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Migrant Rights

Immigrants seeking asylum walk toward Border Patrol agents after crossing into the U.S. from Mexico at La Joya, Texas on June 16, 2021. (Photo: Brandon Bell/Getty Images)

Advocates Cheer DOJ Reversal of Trump Policy Denying Asylum to Victims of Violence

"Now it's time to build on this progress," said one migrant rights campaigner. "We're ready to work with the administration to create an asylum system that provides every person a fair opportunity to apply for protection."

Brett Wilkins

Immigrant rights advocates hailed the Wednesday reversal by U.S. Attorney Merrick Garland of a Trump-era rule denying asylum in the United States to victims of domestic or gang violence as a "critically important" step toward restoring the right of refuge to migrants fleeing countries where their lives are often in danger.

"This was the right move. We are thrilled for our client and for the many deserving individuals fleeing persecution who will have a fair chance to seek refuge in the United States."
—Karen Musalo, CGRS

In a pair of decisions, Garland vacated a 2018 guidance from then-Attorney General Jeff Sessions that declared migrants would no longer automatically qualify for asylum if they presented concerns of domestic abuse or gang violence in their home countries.

Later that year, a federal judge in Washington, D.C. struck down much of the contentious Justice Department guidance, calling it "arbitrary, capricious," and unlawful.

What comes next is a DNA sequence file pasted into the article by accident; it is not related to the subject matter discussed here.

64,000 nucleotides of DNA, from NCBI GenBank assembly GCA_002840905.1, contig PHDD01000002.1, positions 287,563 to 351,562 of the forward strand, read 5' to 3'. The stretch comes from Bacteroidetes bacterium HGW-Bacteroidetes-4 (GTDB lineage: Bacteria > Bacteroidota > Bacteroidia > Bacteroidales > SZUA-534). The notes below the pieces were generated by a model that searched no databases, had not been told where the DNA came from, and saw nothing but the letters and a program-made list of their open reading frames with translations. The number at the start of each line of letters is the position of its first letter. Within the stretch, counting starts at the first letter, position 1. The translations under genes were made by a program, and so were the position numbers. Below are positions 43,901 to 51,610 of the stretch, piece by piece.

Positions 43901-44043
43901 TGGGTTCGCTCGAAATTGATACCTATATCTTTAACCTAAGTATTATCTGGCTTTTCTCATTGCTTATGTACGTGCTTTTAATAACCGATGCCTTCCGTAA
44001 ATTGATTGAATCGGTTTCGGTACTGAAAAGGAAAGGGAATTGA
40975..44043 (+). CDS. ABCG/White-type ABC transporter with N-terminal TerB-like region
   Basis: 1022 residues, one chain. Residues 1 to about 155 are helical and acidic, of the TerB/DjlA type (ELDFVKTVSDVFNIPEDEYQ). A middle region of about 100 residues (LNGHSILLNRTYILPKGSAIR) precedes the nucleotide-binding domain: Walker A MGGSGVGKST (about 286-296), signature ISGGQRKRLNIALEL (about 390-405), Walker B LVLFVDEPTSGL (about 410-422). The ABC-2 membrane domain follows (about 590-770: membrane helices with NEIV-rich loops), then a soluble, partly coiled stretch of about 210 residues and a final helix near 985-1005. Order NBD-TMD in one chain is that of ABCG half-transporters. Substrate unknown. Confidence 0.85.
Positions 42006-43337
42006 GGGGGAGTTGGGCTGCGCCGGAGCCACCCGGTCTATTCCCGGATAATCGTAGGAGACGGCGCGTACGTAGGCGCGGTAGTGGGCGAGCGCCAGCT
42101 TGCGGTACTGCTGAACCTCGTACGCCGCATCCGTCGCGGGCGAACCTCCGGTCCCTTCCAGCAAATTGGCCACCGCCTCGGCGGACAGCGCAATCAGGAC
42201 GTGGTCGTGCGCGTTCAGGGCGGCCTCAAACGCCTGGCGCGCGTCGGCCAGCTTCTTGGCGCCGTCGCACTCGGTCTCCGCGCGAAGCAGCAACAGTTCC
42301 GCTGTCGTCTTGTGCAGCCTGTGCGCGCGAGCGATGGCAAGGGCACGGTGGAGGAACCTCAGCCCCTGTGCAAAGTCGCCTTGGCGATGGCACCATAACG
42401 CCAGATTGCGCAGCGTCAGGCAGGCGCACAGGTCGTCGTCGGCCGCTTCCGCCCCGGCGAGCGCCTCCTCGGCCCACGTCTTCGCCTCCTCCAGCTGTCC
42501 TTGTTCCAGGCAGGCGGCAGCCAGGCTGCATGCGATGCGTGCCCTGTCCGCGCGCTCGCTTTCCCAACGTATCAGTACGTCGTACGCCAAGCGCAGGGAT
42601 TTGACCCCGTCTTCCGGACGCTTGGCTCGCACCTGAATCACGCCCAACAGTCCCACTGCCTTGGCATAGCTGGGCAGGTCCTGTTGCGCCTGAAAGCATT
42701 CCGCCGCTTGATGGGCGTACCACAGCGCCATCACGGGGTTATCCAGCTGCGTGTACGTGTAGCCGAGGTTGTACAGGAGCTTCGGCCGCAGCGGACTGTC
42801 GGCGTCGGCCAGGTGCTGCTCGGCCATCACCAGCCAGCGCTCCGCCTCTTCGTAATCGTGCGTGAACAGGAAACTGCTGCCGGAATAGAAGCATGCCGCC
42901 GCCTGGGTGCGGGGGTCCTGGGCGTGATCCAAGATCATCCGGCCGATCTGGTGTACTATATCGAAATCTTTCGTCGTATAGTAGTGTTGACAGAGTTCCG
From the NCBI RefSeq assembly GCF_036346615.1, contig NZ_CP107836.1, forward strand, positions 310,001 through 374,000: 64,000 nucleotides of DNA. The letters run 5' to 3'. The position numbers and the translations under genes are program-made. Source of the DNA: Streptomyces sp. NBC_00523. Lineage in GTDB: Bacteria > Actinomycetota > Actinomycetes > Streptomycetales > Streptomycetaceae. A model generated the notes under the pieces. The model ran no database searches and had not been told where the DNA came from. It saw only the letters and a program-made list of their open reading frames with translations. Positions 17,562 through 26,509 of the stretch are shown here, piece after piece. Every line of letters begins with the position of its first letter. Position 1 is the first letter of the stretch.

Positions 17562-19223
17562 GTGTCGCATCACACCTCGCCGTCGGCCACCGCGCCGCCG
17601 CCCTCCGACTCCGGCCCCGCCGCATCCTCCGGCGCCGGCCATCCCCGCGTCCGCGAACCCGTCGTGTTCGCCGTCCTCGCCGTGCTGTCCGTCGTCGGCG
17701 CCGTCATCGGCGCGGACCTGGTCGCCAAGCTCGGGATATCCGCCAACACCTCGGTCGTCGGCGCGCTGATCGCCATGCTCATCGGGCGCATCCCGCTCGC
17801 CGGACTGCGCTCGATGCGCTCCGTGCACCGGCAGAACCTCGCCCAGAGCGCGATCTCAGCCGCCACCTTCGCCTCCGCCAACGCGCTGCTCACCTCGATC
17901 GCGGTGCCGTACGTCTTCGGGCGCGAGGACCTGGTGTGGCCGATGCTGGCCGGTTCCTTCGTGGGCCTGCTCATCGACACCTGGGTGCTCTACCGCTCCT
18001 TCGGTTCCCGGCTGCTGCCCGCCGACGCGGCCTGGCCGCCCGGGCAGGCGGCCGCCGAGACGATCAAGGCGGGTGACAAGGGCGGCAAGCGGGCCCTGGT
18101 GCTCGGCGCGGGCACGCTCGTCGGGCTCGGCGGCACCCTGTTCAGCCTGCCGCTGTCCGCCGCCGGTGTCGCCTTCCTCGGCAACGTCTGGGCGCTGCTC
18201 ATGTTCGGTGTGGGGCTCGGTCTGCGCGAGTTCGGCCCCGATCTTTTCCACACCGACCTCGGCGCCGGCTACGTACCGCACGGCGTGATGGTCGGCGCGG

According to the New York Times, Wednesday's decision involves the cases of two asylum-seeking Salvadoran women known as A-B- and L-E-A-. In 2016 and 2017, the Justice Department's Board of Immigration Appeals ruled that the women qualified for asylum since the government of El Salvador did not adequately protect people suffering domestic abuse.

A 2020 Human Rights Watch investigation found that at least 138 people deported from the United States to El Salvador since 2013 were killed, and that at least 70 others were kidnapped, sexually assaulted, or tortured. Many of the victims were murdered or harmed by the gangs they originally fled.

However, Sessions overruled the board's decision regarding A-B; his successor, William Barr, responded similarly to the board's finding in L-E-A-'s case.

"These decisions involve important questions about the meaning of our nation's asylum laws, which reflect America's commitment to providing refuge to some of the world's most vulnerable people," Associate Attorney General Vanita Gupta wrote on Wednesday in a memo to the Justice Department's Civil Division.

Migrant advocates hailed news of the DOJ policy reversal.

"This was the right move. We are thrilled for our client and for the many deserving individuals fleeing persecution who will have a fair chance to seek refuge in the United States," Karen Musalo, director of the Center for Gender & Refugee Studies (CGRS) and co-counsel in Matter of A-B-, said in a statement.

"Now it's time to build on this progress," she added. "We're ready to work with the administration to create an asylum system that provides every person a fair opportunity to apply for protection, in line with our human rights obligations."

Bradley Jenkins, federal litigation attorney at the Catholic Legal Immigration Network, Inc. (CLINIC) and one of the lawyers representing L-E-A-, said that "families facing persecution qualify for asylum under any reasonable interpretation of the law, and it is encouraging to see Attorney General Garland take this step toward restoring the asylum system."

"We hope that the rule-making process will result in further progress toward a fair and humane asylum policy," he added.


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